Most progressives left Ralph Reed for dead in 2006. That's when incriminating e-mails about "humping in some corporate accounts," coupled with a sound primary thunking in his race for Georgia lieutenant governor, seemed to cast the former head of the Christian Coalition into political exile. And while Reed has attempted to revive his political career of late—mulling a run for Congress in Georgia, opposing health care reform, and attempting to align his new PAC, the Faith and Freedom Coalition, with the Tea Party—he's a shell of the cocky organizer who once warned opponents, "You don't know it's over until you're in a body bag."

But with every death comes rebirth. So said the ancients, and so it is with Reed. In his case, "rising from the ashes of his political career" translates to a bright new future in supermarket express-line political thrillers. Reed's first book, Dark Horse, sold pretty well, and, as one friend raved to me, "it actually wasn't  that terrible." But that was only the beginning. Yesterday, Reed tweeted the release of a movie trailer for his latest book, due out in September. (Since when do books get their own trailers?) It's called The Confirmation, it's about a Supreme Court confirmation (and so much more!), and it's a reminder of just how much healthier politics are when Ralph Reed is writing paperbacks about SCOTUS nominees rather than, you know, vetting them. Anyways, we checked out the trailer and can report that it is truly and utterly terrifying. Behold:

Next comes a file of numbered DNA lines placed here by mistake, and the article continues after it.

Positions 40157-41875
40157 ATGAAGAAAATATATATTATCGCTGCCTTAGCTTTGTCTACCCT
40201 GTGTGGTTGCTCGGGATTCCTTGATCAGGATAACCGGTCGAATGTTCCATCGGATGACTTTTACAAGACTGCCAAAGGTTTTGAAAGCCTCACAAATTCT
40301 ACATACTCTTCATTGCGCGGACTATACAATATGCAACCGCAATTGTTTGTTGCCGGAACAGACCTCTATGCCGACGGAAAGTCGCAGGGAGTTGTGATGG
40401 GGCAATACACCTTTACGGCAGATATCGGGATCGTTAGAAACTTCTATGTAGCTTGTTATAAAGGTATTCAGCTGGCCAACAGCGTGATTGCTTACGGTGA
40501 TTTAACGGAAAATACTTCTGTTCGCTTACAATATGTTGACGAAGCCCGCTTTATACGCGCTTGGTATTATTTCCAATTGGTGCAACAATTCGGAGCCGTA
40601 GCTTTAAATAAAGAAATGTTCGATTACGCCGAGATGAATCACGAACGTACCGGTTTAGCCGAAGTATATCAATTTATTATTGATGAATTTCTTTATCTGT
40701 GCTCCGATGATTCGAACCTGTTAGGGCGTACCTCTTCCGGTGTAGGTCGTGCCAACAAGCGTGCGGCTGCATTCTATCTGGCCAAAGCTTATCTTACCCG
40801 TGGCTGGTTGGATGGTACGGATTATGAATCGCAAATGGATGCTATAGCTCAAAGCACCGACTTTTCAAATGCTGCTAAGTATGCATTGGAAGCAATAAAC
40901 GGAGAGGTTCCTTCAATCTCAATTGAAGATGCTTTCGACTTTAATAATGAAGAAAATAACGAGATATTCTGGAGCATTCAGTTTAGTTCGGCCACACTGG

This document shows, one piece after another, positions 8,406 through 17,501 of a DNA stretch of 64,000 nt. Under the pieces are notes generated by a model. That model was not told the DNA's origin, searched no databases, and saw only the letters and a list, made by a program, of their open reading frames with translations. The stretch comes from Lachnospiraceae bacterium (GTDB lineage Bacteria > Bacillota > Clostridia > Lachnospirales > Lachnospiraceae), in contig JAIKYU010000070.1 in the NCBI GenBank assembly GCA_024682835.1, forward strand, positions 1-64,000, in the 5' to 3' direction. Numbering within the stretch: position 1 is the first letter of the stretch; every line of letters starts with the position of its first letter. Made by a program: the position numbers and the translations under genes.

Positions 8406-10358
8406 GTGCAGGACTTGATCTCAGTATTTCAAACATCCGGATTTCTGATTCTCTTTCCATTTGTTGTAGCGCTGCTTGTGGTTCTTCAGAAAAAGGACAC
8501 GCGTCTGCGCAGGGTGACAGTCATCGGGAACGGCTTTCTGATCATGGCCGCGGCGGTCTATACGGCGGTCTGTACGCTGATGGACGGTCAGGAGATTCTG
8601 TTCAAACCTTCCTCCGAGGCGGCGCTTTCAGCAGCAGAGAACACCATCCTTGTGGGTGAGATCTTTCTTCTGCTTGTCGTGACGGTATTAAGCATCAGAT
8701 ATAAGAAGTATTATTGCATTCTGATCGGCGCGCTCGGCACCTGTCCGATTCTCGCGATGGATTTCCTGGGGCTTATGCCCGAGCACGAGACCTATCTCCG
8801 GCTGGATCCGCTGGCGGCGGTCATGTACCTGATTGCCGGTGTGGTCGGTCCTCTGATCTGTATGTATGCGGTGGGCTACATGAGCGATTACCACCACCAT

The syringe! The syringe! What is going on at the 0:33 mark? Tell us your wildest disaster scenario in the comments. Also, kudos to Ralph for absolutely nailing my writing process at 0:11.

 

Conspiracy Watch: Little Green Men

| Wed Mar. 24, 2010 7:00 AM EDT

The latest installment in our ongoing collection of wonderfully weird (and totally whack) conspiracy theories. Find more Conspiracy Watch entries here.

THE CONSPIRACY: The alien spaceships that crashed in Roswell, New Mexico, in 1947 (PDF) hold the secret to stopping climate change. The federal government has spent billions studying their anti-gravity propulsion system, which would make fossil fuels obsolete. But Republicans, wary of Democrats reaping the political benefits of unveiling this revolutionary carbon-free energy source, triggered the financial crisis to distract President Obama and delay our E.T.-inspired green future.

THE CONSPIRACY THEORISTS: Stephen Bassett, head of the Extraterrestrial Phenomena PAC, claims the Roswell saucers have an "inertial mass reduction system" that uses a mere fraction of the energy consumed by man-made engines—with zero emissions. He estimates that this technology could slash our energy costs by as much as 95 percent. Bassett has written to Obama and Al Gore urging them to end the "truth embargo" on the reverse engineering of UFOs. He's also praised the Exopolitics Institute, which has suggested that the Iraq War was a secret effort to capture alien "stargates" hidden inside Sumerian ruins—a Conspiracy Watch favorite.

MEANWHILE, BACK ON EARTH: Bassett may not be the only one who wants to believe: Former Secretary of Energy Bill Richardson and Center for American Progress head John Podesta have called for full disclosure of any top-secret extraterrestrial research.

Kookiness Rating: Tin Foil Hat SmallTin Foil Hat SmallTin Foil Hat SmallTin Foil Hat SmallTin Foil Hat Small
(1=maybe they're on to something, 5=break out the tinfoil hat!)